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Crumpled graphene makes ultra-sensitive cancer DNA detector

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Graphene-based biosensors could usher in an era of liquid biopsy, detecting DNA cancer markers circulating in a patient’s blood or serum. But current designs need a lot of DNA. In a new study, crumpling graphene makes it more than ten thousand times more sensitive to DNA by creating electrical “hot spots,” researchers at the University of Illinois at Urbana-Champaign found.

Crumpled graphene could be used in a wide array of biosensing applications for rapid diagnosis, the researchers said. They published their results in the journal Nature Communications.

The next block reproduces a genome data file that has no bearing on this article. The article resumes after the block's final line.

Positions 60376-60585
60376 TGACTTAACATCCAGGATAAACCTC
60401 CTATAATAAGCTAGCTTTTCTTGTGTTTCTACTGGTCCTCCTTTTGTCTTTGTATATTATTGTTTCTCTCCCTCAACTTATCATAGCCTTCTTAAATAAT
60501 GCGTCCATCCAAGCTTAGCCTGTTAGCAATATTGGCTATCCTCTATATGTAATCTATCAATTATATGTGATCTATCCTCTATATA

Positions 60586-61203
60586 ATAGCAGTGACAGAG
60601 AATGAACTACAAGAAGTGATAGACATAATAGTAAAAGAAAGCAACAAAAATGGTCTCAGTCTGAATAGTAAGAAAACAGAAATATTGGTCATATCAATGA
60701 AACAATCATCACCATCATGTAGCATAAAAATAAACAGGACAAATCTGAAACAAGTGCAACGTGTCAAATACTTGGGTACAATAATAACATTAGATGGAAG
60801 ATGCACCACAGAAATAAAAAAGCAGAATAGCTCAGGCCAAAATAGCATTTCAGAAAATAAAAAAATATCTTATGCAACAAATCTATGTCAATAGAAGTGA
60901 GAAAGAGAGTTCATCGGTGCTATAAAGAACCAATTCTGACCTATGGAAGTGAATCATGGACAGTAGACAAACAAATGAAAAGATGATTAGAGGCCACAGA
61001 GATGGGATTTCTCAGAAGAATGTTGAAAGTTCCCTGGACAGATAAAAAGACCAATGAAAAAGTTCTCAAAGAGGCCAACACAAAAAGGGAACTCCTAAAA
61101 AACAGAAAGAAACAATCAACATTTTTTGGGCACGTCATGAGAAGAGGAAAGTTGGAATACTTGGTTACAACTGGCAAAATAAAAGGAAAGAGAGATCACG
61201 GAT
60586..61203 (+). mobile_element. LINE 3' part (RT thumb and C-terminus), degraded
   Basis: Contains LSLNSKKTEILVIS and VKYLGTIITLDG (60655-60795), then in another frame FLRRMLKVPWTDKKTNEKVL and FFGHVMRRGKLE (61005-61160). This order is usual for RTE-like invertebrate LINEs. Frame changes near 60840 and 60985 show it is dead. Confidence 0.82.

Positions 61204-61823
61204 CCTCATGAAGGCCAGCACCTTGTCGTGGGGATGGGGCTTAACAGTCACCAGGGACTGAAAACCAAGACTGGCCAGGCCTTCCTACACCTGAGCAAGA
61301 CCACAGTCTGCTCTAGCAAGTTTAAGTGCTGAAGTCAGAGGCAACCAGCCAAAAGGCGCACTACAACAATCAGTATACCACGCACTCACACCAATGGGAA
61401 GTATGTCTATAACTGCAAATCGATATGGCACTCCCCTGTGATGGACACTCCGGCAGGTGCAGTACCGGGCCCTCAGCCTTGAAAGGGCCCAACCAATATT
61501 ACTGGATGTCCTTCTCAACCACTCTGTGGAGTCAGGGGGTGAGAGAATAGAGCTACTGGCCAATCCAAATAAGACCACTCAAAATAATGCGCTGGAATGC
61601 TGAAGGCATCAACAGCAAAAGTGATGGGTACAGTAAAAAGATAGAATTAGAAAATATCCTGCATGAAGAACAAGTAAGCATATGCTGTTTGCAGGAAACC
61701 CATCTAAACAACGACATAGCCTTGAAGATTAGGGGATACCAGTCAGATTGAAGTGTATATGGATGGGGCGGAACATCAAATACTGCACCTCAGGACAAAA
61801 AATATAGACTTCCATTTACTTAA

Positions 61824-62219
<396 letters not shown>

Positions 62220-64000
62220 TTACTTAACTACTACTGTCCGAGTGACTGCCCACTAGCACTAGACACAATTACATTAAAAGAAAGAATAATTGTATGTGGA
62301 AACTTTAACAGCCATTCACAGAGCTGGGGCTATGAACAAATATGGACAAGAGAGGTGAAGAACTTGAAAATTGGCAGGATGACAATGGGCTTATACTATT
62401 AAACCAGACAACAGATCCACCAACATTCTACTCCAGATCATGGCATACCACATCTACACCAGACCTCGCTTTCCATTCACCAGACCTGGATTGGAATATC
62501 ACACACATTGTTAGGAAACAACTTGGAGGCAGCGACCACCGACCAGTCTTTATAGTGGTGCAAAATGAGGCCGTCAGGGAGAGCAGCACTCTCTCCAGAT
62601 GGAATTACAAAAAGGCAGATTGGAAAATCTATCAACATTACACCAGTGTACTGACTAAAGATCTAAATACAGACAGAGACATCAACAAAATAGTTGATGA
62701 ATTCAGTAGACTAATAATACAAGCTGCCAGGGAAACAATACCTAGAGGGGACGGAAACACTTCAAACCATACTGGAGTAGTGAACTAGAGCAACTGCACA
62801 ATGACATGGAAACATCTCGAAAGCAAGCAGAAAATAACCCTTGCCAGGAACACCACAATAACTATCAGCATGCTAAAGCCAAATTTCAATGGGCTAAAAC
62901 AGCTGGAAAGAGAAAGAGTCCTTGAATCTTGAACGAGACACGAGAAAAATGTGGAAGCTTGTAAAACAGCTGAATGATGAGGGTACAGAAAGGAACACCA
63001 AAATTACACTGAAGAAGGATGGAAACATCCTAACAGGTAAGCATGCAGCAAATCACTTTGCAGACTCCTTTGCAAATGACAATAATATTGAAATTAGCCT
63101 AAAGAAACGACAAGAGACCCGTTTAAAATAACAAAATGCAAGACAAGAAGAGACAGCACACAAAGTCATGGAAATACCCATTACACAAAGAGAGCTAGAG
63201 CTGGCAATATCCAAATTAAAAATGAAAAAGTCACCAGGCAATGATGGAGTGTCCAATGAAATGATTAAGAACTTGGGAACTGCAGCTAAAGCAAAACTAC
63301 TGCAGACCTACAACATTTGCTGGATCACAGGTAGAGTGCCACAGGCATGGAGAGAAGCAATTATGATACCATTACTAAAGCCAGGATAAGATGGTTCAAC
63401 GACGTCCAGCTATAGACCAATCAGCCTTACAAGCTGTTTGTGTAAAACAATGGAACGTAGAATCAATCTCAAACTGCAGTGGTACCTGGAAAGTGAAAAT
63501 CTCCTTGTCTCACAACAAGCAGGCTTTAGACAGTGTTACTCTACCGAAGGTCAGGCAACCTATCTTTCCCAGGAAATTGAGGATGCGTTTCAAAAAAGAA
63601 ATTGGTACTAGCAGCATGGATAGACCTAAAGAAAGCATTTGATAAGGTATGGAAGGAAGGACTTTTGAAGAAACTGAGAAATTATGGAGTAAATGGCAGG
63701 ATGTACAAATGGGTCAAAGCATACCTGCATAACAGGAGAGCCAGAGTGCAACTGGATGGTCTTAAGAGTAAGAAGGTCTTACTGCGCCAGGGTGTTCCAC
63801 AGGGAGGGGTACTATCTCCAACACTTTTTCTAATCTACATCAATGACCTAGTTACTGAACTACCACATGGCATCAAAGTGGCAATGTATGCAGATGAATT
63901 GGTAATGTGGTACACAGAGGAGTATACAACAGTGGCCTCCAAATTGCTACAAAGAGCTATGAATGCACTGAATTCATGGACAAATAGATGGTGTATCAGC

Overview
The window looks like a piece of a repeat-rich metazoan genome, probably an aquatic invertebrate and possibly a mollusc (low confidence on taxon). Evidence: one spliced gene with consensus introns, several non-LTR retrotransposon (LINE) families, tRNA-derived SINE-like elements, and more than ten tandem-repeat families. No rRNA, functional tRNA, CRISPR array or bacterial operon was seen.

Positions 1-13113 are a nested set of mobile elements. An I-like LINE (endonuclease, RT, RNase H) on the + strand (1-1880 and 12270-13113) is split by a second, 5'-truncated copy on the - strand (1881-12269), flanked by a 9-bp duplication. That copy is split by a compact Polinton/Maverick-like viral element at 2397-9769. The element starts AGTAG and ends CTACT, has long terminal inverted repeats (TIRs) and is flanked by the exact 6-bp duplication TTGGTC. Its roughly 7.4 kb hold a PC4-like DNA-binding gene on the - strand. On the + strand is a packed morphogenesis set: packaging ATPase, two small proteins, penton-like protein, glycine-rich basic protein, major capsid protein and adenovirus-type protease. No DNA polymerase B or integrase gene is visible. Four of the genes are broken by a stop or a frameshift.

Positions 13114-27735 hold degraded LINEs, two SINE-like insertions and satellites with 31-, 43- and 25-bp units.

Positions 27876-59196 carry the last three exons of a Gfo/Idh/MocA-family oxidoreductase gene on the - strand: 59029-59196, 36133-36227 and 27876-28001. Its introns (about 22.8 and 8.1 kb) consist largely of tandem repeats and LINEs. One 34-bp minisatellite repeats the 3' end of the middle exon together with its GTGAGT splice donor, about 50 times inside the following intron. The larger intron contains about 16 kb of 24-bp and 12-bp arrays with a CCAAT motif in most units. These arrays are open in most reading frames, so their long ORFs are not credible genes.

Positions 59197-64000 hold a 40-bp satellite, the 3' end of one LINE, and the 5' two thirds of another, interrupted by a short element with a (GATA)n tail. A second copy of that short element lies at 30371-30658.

“This sensor can detect ultra-low concentrations of molecules that are markers of disease, which is important for early diagnosis,” said study leader Rashid Bashir, a professor of bioengineering and the dean of the Grainger College of Engineering at Illinois. “It’s very sensitive, it’s low-cost, it’s easy to use, and it’s using graphene in a new way.”